Altered contractility of rabbit penile corpus cavernosum smooth muscle by hypoxia

Noel N. Kim, Je-Jong Kim, Joseph Hypolite, J. Fernando García-Díaz, Gregory A. Broderick, Keith Tornheim, Jennifer T. Daley, Robert Levin, Iñigo Saenz De Tejada

Research output: Contribution to journalArticlepeer-review

53 Citations (Scopus)


Purpose: To investigate the effects of severe hypoxia on trabecular smooth muscle contractility. Materials and Methods: Strips of rabbit corpus cavernosum were mounted in organ chambers to measure isometric tension. In some experiments intracellular free Ca2+ concentration and tension were measured by the intracellular fluorescent dye FURA-2 and isometric tension recording simultaneously. Results: Contractions elicited by norepinephrine, endothelin-1 or potassium were attenuated under hypoxic conditions (pO2 ~10 mm. Hg). Strips contracted with 20 mM, K+ under normoxic conditions and then exposed to hypoxia consistently lost the potassium-induced tone. The hypoxia- induced relaxation was not affected by the removal of the endothelium, by treatment with the cyclooxygenase blocker, indomethacin, or with the guanylate cyclase blocker, methylene blue. The potassium channel opener, cromakalim, and adenosine relaxed potassium contracted strips; however, the potassium channel blockers glibenclamide, apamin, barium chloride and charybdotoxin or the adenosine receptor antagonist 8-(p- sulfonyl)theophylline were unable to prevent hypoxia-induced relaxation. Tetraethylammonium, a potassium channel blocker, and the depolarizing agents ouabain and high potassium (80 mM.), partially prevented hypoxia-induced relaxation. The calcium ionophore, ionomycin, had no effect on hypoxia- induced relaxations. Hypoxia, within 2 to 6 minutes, caused a large accumulation in intracellular calcium, concomitant with a loss of trabecular smooth muscle tone. Both these effects could be reproduced by inhibiting oxidative phosphorylation with 2,4,dinitrophenol. Reoxygenation resulted in an immediate recovery of both tone and intracellular calcium levels. Tissues under hypoxic conditions for 30 minutes had a 24% and 67% decrease in the ATP/ADP ratio and in creatine phosphate concentrations, respectively. Conclusion: Hypoxia causes a simultaneous increase in intracellular calcium and relaxation which, we propose, is the consequence of inhibition of oxidative phosphorylation with loss of high energy phosphates, necessary for the homeostasis of Ca2+ and the contractile mechanism of the cavernosal smooth muscle.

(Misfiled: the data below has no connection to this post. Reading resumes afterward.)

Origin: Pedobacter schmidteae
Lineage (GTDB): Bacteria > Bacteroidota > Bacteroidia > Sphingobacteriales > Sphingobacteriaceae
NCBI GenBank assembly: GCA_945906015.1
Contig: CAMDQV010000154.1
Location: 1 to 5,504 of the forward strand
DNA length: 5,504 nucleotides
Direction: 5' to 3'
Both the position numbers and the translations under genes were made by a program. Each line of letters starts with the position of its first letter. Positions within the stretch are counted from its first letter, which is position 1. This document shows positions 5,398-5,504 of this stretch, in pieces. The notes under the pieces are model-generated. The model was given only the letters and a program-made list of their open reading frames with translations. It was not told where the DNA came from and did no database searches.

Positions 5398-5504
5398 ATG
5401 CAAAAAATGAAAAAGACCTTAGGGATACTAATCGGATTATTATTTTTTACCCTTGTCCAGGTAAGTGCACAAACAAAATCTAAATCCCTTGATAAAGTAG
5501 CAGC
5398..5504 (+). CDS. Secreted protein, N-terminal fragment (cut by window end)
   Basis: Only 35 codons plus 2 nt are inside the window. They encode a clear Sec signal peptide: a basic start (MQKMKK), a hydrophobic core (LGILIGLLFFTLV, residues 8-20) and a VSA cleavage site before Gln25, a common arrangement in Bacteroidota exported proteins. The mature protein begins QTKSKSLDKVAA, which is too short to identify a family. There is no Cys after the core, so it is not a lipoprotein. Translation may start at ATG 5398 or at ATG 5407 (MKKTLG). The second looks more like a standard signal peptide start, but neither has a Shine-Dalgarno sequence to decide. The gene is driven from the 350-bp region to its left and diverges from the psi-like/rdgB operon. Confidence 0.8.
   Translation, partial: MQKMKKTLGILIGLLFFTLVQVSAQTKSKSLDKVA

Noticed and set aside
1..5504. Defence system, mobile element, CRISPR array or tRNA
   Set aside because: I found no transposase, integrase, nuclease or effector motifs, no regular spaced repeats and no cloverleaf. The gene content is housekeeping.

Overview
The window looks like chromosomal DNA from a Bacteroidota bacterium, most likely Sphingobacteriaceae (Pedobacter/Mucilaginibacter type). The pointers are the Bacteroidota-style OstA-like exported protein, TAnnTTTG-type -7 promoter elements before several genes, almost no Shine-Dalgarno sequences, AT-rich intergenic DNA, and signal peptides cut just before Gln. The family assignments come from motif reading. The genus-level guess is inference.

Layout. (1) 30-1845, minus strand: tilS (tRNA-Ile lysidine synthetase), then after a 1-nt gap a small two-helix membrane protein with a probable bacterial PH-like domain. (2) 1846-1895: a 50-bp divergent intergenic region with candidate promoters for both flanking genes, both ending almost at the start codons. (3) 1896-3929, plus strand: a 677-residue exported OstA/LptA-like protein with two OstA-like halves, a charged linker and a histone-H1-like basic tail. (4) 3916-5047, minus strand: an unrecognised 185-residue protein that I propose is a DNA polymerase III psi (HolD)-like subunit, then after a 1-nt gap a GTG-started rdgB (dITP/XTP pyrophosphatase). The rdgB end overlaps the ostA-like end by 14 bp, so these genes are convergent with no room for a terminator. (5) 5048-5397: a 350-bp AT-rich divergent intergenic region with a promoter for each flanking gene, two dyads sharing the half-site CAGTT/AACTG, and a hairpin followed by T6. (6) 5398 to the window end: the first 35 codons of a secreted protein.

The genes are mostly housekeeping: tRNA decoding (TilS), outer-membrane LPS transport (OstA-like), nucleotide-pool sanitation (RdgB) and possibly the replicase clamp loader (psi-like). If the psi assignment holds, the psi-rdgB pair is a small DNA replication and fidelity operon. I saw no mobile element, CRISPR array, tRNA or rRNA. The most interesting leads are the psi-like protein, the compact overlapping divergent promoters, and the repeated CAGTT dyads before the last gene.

Original languageEnglish
Pages (from-to)772-778
Number of pages7
JournalJournal of Urology
Issue number2
Publication statusPublished - 1996 Jan 1
Externally publishedYes


  • ATP
  • intracellular calcium
  • potassium channels
  • priapism

ASJC Scopus subject areas

  • Urology


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